DSWD-SLP Palawan

Posted in #SibolKabuhayan, #SibolNegosyo, feature, Sustainable Livelihood ProgramComments (0)

Farming in the Sea: The Cagayancillo Seaweed Farming

The town of Cagayancillo, located between the islands of Palawan and Negros in the Sulu sea, is endowed with beautiful beaches and rich marine resources. It is a 6th class municipality which is home to 6,285 people.

Cagayanins are known to have a culture of eating sea turtles or pawikan. When it was declared as an endemic species, they had to give up this culture and consume other allowable resources that can be caught in the sea.

Living in a remote island was never easy for Cagayanins especially that they are dependent on the sea for their livelihood. The unpredictable changes on weather, including monsoons and typhoons, limit the stability on their means of income.

Given this situation, the Department of Social Welfare and Development (DSWD), together with the Pantawid Pamilyang Pilipino Program (4Ps) beneficiaries, grabbed the opportunity to provide a viable alternative source of income for the people of Cagayancillo.

Since they rely on fishing and seaweed production, the beneficiaries organized an association called Cagayancillo Seaweeds Farmers Association that was created in February 2016 with Ms. Lory Aya-ay as its president. The association as a micro-enterprise will focus on seaweed reproduction. The marketability of seaweeds makes it a more feasible project for the community.

357 members of the association were able to raise materials needed for the project which amounts to PHP 4,500.00. These members had already been trained by the KALAHI CIDSS-NCDDP volunteer in partnership with the Bureau of Fisheries and Aquatic Resources (BFAR). This had marked their first roll out for the project in February 2016. The Project Development Officer assisted the association to come up with a project proposal for additional funding for the plantation.

DSWD was able to fund the project with a total amount of PHP 808,962.00 where members currently generate an average annual income for the enterprise amounting to PHP 22,000.00 which had made an impact to the community.

The favorable coastal condition of the community made the production of seaweed propagates sustainability. Their hardwork also yielded frequent harvest and growing production in a short span of time.

Aside from the favorable economic results of the seaweed production, members also became more environmentally aware, thus maintaining their marine area free from illegal fishing activities. They become more responsible and vigilant in marine life protection and conservation, knowing that destruction of marine area will affect their primary livelihood.

Another impact of the project is that other fisher folks had refrained from engaging on illegal fishing activities as they saw the potential of seaweed farming as an alternative livelihood. The positive development in terms of economic stability, environmental awareness, and improved livelihood of the beneficiaries and the community are clear implications that the objectives of DSWD were met.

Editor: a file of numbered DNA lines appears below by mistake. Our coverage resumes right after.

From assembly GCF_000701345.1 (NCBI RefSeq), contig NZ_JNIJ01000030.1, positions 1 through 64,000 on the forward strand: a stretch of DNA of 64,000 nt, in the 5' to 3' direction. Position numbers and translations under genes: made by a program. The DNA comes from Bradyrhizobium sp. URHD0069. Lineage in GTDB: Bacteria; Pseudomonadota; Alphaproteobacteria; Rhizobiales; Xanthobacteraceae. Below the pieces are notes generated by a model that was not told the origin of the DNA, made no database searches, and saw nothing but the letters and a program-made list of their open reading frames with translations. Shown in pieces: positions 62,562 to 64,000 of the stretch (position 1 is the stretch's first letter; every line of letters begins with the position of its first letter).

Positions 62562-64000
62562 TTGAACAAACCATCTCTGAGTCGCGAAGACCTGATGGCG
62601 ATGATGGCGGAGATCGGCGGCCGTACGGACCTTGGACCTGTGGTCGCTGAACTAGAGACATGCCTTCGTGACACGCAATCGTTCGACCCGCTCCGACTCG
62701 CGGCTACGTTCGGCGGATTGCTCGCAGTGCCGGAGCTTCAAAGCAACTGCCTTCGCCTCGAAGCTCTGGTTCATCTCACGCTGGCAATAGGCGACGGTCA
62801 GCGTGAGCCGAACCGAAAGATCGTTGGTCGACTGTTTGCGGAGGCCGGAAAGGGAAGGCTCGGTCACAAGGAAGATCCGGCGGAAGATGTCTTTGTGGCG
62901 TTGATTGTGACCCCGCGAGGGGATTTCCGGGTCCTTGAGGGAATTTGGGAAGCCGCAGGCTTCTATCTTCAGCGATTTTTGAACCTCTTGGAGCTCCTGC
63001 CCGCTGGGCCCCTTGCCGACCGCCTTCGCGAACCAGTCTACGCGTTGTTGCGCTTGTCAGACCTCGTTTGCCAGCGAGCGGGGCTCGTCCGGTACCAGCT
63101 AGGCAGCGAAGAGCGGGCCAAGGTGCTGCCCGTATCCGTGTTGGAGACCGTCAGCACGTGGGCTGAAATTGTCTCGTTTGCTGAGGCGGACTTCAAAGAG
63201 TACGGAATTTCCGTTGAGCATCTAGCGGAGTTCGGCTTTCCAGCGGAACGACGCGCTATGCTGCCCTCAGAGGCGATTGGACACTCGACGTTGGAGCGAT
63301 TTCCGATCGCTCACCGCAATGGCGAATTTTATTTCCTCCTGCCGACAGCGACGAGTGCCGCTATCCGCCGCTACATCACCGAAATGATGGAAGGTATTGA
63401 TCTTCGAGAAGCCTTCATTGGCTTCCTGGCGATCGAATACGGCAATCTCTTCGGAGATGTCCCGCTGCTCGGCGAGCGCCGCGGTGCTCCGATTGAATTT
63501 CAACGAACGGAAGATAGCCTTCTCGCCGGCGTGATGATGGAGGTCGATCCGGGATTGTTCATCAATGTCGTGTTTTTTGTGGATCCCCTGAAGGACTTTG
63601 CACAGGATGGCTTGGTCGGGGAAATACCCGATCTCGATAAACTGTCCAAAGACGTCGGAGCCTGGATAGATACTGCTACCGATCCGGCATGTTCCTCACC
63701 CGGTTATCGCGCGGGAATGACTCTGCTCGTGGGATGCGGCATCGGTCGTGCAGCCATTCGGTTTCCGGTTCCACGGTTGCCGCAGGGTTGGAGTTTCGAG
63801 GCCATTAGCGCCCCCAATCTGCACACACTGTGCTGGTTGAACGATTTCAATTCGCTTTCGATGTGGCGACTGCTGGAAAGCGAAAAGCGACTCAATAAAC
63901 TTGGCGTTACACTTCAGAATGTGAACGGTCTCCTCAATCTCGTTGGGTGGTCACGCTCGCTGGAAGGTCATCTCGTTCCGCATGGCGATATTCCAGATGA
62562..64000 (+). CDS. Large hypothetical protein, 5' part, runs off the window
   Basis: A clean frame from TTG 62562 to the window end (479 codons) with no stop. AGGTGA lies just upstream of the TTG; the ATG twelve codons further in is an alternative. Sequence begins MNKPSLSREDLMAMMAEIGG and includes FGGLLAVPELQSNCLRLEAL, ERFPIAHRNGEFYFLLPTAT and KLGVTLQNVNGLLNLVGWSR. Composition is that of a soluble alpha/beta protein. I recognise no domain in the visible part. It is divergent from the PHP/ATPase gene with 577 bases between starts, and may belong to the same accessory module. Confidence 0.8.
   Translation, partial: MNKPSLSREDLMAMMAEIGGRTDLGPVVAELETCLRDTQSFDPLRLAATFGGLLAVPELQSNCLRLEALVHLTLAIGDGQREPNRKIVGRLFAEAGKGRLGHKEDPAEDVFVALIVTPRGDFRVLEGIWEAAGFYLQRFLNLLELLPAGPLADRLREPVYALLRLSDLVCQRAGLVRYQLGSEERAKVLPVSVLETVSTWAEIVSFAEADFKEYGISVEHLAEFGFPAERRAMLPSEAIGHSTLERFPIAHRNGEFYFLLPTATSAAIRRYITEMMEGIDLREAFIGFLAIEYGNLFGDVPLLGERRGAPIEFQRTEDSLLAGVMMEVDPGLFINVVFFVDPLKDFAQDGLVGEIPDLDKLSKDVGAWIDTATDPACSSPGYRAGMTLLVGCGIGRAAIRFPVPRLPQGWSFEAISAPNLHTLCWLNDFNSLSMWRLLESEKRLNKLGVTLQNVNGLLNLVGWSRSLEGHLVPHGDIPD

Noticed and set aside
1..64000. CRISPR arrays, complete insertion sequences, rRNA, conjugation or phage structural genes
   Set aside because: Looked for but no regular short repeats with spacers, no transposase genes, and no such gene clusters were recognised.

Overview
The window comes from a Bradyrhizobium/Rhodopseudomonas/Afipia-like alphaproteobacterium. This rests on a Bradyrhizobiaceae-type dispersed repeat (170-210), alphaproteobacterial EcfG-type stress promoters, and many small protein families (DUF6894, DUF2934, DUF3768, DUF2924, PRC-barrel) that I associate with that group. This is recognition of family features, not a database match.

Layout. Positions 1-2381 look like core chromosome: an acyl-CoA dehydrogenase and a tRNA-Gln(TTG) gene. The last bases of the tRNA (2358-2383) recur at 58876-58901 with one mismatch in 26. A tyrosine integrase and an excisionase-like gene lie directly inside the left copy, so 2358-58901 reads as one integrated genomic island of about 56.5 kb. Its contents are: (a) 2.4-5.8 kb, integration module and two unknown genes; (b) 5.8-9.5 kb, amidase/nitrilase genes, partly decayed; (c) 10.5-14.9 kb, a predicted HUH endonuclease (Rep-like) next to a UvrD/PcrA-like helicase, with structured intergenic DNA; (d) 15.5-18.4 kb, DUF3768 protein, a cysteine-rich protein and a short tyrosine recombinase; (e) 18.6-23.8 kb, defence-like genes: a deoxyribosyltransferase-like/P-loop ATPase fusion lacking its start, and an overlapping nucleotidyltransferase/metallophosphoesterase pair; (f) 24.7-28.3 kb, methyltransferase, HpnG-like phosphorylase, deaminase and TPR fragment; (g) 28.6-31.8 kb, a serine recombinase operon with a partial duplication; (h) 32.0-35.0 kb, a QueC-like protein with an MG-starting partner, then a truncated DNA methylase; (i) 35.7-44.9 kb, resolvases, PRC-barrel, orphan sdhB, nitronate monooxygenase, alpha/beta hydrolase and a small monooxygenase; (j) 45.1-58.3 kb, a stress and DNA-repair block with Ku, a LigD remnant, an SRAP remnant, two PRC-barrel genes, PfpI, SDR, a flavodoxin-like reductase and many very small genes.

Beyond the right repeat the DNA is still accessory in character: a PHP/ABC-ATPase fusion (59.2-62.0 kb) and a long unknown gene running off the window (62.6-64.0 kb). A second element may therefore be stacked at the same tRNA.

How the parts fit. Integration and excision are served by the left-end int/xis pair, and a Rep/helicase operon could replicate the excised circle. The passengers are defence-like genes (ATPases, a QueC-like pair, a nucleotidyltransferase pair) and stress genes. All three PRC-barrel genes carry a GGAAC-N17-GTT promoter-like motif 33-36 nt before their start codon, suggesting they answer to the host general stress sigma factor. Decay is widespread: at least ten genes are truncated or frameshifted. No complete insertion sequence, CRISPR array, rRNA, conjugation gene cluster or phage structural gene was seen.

Members of the association are exerting collective efforts towards a goal of making a sustainable livelihood. The project that aimed to provide an extra economic power had a positive domino effect – a developed community resulting to well-groomed citizens living in a healthy environment.


DSWD-SLP Palawan


Posted in #SibolKabuhayan, #SibolNegosyo, feature, Sustainable Livelihood ProgramComments (0)

Balancing a Flourishing Economy and the People

Home to indigenous tribe Pala’wan, the municipality of Brooke’s Point is one of the emerging municipalities in the south. With its rapid development, the local government preserves the environment through a mining moratorium. The local citizens are one of the staunch advocates of environmental protection.

The municipality’s economy is primarily based on agriculture, particularly rice and coconut production. For the past two years, the agriculture industry continues to grow. This eventually resulted to the creation of large number of job opportunities related to agriculture.

Among the projects of Department of Social Welfare and Development (DSWD) through the Sustainable Livelihood Program (SLP) in the province, this town invests into agro-industry with their vast and developed agricultural lands. Due to the fast-paced development of this town, there are factors such as income, skills, employment, and social insurance which are not equally proportionate to their booming economy.

Addressing the needs

To address this concern, a partnership between different government agencies – DSWD-SLP, MLGU and a private company called WILSERV had inked an agreement to execute a project that will be a great help to the people of Brooke’s Point: a micro-enterprise that focuses on manpower services. The enterprise hopes to capacitate the participants through the assistance of partners and service providers.

Partner Agency